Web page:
Weight for Your Fertility

Five Common Foods That May Help You Conceive

You may have heard that pomegranate juice can boost fertility by stimulating the uterus and improving sperm quality. Or that pineapple core can help with retrieval and transfer in an IVF cycle. In this blog, we’ll look at five common foods that may help you conceive and separate the myths and facts about each to help you write a fertility foods shopping list for your next trip to the grocery store.


Pomegranates contain high levels of antioxidants.

Our bodies naturally produce free radicals, and an excess of free radicals is known as oxidative stress. Oxidative stress, which is shown to negatively impact fertility in women and men, can be brought on by many factors, including stress, toxins, excess sugar, and PCOS.

Antioxidants counter the effects of oxidative stress, including protecting eggs. A diet that is rich in antioxidants has been shown to boost fertility and outcomes with fertility treatment. Women with unexplained infertility and PCOS may benefit from a diet rich in antioxidants because antioxidants in the ovarian follicles of these women are often diminished.

One small study indicated that antioxidant properties in pomegranate improved sperm quality, as well. Other foods that are good sources of antioxidants are: blackberries, blueberries, goji berries, artichokes and walnuts.



Pineapple contains bromelain, which has anti-inflammatory and blood-thinning properties. The pineapple core has the most concentrated amounts. It’s said that pineapple can improve implantation by increasing blood flow to the uterus and reducing inflammation, but that hasn’t been backed by studies. We do know, however, that inflammation is linked to many conditions that can negatively affect fertility, such as PCOS and endometriosis.

In addition to pineapple, foods that can reduce inflammation include wild fish that are high in omega-3 fatty acids, like salmon, garlic, ginger, turmeric, fermented foods, and fruits and vegetables, specifically dark leafy greens.


Brazil nuts and walnuts are often singled out for their beneficial effects on fertility. Brazil nuts are high in the antioxidant selenium. Walnuts are a good source of omega-3 fatty acids and high in magnesium.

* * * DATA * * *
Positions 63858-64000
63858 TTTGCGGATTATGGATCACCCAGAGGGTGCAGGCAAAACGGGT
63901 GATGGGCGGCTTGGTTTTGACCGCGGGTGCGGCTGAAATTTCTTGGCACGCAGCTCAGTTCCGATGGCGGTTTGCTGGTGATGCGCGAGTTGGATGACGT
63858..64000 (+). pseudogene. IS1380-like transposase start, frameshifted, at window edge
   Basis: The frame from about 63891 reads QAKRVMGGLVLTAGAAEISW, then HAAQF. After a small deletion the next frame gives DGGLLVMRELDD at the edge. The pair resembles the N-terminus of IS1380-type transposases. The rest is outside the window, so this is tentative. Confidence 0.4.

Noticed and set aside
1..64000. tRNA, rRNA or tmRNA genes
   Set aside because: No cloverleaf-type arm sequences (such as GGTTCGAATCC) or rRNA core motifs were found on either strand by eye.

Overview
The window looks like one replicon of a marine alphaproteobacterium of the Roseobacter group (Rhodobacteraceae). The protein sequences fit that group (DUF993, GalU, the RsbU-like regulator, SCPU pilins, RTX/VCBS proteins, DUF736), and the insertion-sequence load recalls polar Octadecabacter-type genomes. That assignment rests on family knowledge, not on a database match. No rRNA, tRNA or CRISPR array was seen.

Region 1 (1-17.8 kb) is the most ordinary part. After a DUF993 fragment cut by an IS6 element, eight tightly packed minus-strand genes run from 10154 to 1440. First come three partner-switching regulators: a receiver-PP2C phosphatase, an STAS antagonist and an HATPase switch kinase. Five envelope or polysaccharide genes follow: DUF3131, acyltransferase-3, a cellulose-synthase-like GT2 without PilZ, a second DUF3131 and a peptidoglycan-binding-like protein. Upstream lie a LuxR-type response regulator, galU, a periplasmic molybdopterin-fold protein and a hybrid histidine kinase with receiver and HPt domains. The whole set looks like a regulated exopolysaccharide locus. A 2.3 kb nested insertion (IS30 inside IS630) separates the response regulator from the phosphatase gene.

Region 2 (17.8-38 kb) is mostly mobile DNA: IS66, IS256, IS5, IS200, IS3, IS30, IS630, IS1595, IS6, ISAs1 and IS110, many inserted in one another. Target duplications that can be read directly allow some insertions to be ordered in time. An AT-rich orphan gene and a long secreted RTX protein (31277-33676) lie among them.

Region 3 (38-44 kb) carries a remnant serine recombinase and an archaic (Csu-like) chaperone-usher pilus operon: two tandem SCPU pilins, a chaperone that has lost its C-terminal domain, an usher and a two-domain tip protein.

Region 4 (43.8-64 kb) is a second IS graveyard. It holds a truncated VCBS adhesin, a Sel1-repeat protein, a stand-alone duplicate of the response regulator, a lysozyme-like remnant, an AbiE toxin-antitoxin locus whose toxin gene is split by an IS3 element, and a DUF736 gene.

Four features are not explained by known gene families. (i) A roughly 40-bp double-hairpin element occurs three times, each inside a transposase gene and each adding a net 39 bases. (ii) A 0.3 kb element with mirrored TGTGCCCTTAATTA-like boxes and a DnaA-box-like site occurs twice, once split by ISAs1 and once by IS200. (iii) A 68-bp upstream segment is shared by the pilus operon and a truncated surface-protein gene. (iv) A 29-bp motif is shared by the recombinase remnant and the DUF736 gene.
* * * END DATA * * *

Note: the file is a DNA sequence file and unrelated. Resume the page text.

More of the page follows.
We’re clear on the benefits of antioxidants on fertility, and two small studies linked recurrent early pregnancy loss to low selenium. Studies have also shown positive effects of omega-3 fatty acids on fertility, including increased pregnancy and live birth with fertility treatment.

In addition to walnuts, foods high in omega-3s include wild, fatty fish like salmon, mackerel, and sardines and chia and flax seeds.

Full-fat Dairy

Choosing full-fat over low-fat or fat-free can improve fertility in women with ovulatory infertility, according to one large study. If you do eat dairy, choosing organic, pasture-raised products can keep harmful toxins and antibiotics out of your diet.

A couple of things to keep in mind related to dairy. One, it can be inflammatory. And two, 60% of people are lactose intolerant and suffer digestive issues when they consume dairy products. Pay attention to how your body feels after you consume dairy to determine if it’s right for your diet.

Citrus Fruits

Citrus fruits, such as grapefruit, oranges, and lemons, are excellent sources of vitamin C and are high in folic acid.

Vitamin C is an antioxidant; as we’ve noted earlier, antioxidants can protect eggs from damage due to oxidative stress. According to one study, increased vitamin C also improves fertility in women with luteal phase defects.

Folic acid improves blood flow and has been shown to prevent fetal abnormalities. (Folic acid is recommended in supplement form when you are trying to conceive.) Other foods that are high in vitamin C include peppers, strawberries, broccoli and brussel sprouts.

Please note: Certain medications, such as statins and blood thinners, may cross-react with pomegranate and pineapple. Speak with your doctor before making any changes to your diet.

Contact Us

If you have more questions on these five common foods that may increase help you conceive or your fertility, please contact us to schedule your initial consultation. We thank Jennifer Redmond, a certified integrative nutrition health coach, for writing this blog to help patients have more resources on nutrition.

Jennifer Redmond is a certified Integrative Nutrition Health Coach who has worked in the infertility field for more than 15 years. In her Empowered Fertility program, Jennifer takes a 360-degree view of her clients’ wellness and helps them implement dietary and lifestyle changes to boost fertility and feel deeply supported in the process.

Download her free guide, 3 Dietary Changes to Boost Fertility.

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